San Diego Democrats began winning formerly safe Republican races a few years ago. In 2012, Democrat Scott Peters upset Republican Congressman Brian Bilbray in a district that stretches from Coronado to La Jolla and east to include Poway and Rancho Bernardo. Since then, Peters has managed to defeat Republican challengers, including DeMaio in 2014.
The same year Peters won a seat in Congress, voters elected Bob Filner San Diego’s mayor — the first time a Democrat had held that office in 20 years. Democrat Dave Roberts also landed a seat on what had been an all-Republican county Board of Supervisors. (Filner and Roberts later faced scandals, and neither kept their seats.)
Despite the apparent popularity of the gas tax repeal in San Diego County, the local Democratic Party aims to overcome that momentum the Republicans are counting on.
“If they’re successful in repealing this legislation, in a year, two years, five years, people will be bitterly complaining about why (state Route) 78 doesn’t move,” said Jessica Hayes, chair of the San Diego County Democratic Party. “Why aren’t they doing anything with 78? Why didn’t they fix the 805? Why don’t we have road repair here?…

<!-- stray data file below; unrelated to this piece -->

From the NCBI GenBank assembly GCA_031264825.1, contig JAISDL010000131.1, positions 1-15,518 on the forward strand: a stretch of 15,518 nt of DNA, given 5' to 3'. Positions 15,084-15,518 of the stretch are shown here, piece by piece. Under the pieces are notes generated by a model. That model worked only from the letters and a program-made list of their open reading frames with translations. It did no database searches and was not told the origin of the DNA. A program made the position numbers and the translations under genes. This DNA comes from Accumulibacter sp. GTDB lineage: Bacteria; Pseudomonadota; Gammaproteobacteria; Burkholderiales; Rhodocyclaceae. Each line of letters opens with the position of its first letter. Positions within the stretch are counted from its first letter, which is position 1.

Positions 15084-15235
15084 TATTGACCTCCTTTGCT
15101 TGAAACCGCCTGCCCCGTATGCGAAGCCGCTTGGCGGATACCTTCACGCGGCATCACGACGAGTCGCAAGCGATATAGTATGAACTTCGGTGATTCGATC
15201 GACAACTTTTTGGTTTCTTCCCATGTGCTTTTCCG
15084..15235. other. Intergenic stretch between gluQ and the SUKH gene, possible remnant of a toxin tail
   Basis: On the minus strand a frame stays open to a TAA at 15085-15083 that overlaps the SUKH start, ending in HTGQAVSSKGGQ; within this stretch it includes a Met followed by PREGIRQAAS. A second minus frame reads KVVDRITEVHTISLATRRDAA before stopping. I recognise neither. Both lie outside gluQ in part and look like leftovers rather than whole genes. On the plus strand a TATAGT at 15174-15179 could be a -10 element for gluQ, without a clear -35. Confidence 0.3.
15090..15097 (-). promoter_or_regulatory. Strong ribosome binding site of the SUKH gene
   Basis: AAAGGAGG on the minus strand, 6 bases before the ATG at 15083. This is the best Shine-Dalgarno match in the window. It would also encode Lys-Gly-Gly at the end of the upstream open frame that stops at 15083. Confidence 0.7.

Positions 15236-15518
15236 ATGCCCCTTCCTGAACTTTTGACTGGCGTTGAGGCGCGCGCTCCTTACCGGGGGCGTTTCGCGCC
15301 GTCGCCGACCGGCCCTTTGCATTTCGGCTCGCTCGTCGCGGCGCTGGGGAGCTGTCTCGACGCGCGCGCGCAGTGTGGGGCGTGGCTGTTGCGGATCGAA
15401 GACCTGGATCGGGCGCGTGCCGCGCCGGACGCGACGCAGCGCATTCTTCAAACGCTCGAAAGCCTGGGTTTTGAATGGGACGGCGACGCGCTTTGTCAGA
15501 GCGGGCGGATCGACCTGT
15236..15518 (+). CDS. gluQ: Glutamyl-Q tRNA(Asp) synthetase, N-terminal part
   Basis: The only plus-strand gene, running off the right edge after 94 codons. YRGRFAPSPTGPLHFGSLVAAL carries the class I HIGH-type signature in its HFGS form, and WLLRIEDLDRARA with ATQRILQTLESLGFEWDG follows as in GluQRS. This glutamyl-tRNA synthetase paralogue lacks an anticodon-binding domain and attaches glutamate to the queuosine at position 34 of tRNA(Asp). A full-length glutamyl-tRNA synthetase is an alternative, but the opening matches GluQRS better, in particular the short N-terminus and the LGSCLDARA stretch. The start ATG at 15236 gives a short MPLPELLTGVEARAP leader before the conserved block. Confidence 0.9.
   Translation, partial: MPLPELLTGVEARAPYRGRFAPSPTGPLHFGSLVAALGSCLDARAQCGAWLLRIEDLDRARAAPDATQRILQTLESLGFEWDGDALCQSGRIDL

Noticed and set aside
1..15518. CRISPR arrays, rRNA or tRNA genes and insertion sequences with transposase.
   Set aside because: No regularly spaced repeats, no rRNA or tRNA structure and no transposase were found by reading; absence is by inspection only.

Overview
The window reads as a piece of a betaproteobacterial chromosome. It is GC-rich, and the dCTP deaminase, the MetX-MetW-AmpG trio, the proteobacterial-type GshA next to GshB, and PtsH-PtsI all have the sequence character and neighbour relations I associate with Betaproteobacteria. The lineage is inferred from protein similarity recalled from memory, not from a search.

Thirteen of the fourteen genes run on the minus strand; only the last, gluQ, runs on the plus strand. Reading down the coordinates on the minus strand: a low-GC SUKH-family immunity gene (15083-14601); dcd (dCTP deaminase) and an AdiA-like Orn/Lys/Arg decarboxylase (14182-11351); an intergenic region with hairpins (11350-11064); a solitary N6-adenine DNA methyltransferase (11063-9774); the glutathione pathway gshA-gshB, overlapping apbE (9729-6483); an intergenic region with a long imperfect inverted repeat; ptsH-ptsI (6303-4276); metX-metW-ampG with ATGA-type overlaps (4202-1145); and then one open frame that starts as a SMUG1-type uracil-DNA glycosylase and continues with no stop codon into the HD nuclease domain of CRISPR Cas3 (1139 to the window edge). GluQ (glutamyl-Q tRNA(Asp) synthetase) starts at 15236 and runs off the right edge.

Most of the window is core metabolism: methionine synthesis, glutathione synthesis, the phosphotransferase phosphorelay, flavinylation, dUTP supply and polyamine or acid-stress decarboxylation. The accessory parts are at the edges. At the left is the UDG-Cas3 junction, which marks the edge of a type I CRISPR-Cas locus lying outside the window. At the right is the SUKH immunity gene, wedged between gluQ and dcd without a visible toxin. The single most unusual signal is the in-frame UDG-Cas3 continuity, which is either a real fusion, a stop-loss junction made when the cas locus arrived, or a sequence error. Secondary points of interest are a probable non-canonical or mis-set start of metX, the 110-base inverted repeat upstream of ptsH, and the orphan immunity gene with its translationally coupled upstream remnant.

“And we’ll have to say, well, the Republican Party took it away from you,” Hayes said.
A working families campaign
The core of the Prop. 6 campaign is four words: You can’t trust Sacramento.
“It’s unfair to working families, it hits them pretty hard and it comes at a time when the politicians have shown that we can’t trust them to fix our roads,” DeMaio said. “They always divert and raid the funds.”
DeMaio’s skepticism doesn’t stop with Democrats. He has called out the California Republican Party and the state Chamber of Commerce for ignoring working families, too.
“Part of the problem I see we have in the state is that you don’t really have a functional effective opposition party,” he said. “A lot of decisions are made around the special interest table up in Sacramento. And the Republican Party told us, no, no, you don’t play in this. We’ve already made the decision for you. And if you want our checks, you’ll stay on the sidelines.”